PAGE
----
Kids don’t just go to class at Coral Gables Elementary School — they experience a piece of art and history.
Now, after 90 years as a city landmark, the school kicks off a celebration of its past at 6:30 p.m. Friday at the Coral Gables Museum, which is hosting an exhibit of the historic Mediterranean-style building through February.
“This is really a story about beauty,” said historian Arva Moore Parks. “This school is unique. And it’s like a work of art.”
Coral Gables founder George Merrick wanted it that way when he began building the city in the early 1920s on family farmland.
But there was a problem: The school board. It wanted to build a basic, inexpensive box-like structure, Parks said.
It was the antithesis of the Merrick’s vision for his “Spanish City” that he marketed as a place “where your castles in Spain are made real!”
So Merrick initially paid for the building out of his own pocket; the school board eventually paid him back.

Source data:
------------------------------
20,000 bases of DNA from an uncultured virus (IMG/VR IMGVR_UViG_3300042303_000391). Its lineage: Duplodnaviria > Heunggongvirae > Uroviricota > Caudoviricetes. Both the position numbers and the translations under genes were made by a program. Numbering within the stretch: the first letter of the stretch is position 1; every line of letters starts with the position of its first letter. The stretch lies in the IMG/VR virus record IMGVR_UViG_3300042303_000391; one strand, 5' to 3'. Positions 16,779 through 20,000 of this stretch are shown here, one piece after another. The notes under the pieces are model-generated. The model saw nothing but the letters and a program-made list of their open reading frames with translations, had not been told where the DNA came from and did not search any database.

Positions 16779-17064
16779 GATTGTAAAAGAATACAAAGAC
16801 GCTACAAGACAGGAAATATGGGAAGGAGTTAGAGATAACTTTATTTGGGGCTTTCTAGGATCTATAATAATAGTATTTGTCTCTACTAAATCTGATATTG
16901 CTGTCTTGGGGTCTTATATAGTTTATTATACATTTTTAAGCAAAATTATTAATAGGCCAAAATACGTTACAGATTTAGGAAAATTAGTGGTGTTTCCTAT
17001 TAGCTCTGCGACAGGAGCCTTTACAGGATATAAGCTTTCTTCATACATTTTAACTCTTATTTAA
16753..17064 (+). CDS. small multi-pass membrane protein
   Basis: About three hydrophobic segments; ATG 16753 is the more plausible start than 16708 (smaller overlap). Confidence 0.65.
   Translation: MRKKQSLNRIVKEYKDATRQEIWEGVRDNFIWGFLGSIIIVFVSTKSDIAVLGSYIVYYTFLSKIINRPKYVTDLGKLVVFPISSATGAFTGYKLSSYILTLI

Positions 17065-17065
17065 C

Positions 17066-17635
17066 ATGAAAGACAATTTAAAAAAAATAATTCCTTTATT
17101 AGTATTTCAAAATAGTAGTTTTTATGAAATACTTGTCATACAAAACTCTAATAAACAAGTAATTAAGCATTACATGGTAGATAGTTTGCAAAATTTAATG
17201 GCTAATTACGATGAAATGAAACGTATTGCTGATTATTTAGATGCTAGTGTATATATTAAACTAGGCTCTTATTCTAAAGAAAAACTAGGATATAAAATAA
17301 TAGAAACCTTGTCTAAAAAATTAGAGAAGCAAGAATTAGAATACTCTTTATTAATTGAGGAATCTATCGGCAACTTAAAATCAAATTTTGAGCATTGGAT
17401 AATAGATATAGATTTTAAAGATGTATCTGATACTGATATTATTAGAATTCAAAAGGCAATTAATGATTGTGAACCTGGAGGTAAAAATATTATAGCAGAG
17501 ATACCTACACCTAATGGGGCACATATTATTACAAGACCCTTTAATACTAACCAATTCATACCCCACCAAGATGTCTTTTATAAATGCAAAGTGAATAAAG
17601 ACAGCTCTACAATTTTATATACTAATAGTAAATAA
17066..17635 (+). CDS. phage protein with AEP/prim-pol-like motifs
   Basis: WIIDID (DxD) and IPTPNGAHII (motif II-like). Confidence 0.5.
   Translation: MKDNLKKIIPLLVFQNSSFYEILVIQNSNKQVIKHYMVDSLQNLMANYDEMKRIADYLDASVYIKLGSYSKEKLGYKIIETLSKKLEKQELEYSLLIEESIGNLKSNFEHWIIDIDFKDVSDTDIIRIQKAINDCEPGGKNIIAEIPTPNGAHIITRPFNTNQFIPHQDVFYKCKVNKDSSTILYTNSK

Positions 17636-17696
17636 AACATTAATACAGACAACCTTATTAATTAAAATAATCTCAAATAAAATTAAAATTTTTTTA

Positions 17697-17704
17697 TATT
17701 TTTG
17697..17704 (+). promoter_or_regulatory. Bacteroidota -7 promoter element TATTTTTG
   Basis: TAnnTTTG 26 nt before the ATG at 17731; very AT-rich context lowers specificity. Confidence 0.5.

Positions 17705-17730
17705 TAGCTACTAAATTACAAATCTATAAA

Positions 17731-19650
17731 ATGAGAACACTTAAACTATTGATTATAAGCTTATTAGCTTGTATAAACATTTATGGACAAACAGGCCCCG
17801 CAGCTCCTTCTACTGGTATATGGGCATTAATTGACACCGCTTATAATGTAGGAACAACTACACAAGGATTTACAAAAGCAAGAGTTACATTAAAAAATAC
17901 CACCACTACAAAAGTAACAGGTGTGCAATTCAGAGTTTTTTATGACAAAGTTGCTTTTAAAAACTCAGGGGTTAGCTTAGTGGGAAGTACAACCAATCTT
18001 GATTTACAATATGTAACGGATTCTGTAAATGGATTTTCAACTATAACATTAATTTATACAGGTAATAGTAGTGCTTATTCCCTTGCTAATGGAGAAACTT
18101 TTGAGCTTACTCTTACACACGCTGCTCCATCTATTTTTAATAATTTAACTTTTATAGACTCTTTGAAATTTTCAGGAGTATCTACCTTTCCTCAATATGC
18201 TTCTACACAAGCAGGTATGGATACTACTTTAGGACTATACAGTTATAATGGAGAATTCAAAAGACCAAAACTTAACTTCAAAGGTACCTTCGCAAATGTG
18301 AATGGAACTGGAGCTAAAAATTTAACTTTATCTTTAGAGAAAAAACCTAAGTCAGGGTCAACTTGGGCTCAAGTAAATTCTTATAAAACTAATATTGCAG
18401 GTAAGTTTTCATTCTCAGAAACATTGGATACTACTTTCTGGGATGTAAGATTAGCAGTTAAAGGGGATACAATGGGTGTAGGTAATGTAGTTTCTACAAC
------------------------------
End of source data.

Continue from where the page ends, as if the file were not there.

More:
Merrick hired one of early Miami’s most influential architects, Richard Kiehnel, to design the castle-like school along with its archways and loggias adorned with Corinthian columns and bas reliefs of renaissance dolphins and sea horses. Built with high-ceilinged classrooms, it was designed to capture the prevailing southeasterly breeze in an era before air conditioning.
The school and its architecture served a dual purpose. Merrick used it as a selling point and he believed art for art’s sake was good for education.
“The Coral Gables School building, now almost completed, marks another advance in the well-rounded development of Coral Gables,” Merrick once wrote, hailing the “far better influence through beautiful things which inspire high ideals in the minds of children.”
Decades later, the school’s high test scores and “A” grade lend measures of credence to Merrick’s beliefs. And the success of the school remains a Coral Gables real-estate selling point.
Almost as constant as the school itself is its leadership. Unlike many schools, where principals turn over every few years, it has had just six principals in its 90 years.
“I love that this school has a sense of community,” said Graciela “Cheli” Cerra, the current principal who took the job in 2003.
“What I love about the building is the architecture, the archways and the cool breezes,” she said. “It has a very calming and serene feel to it.”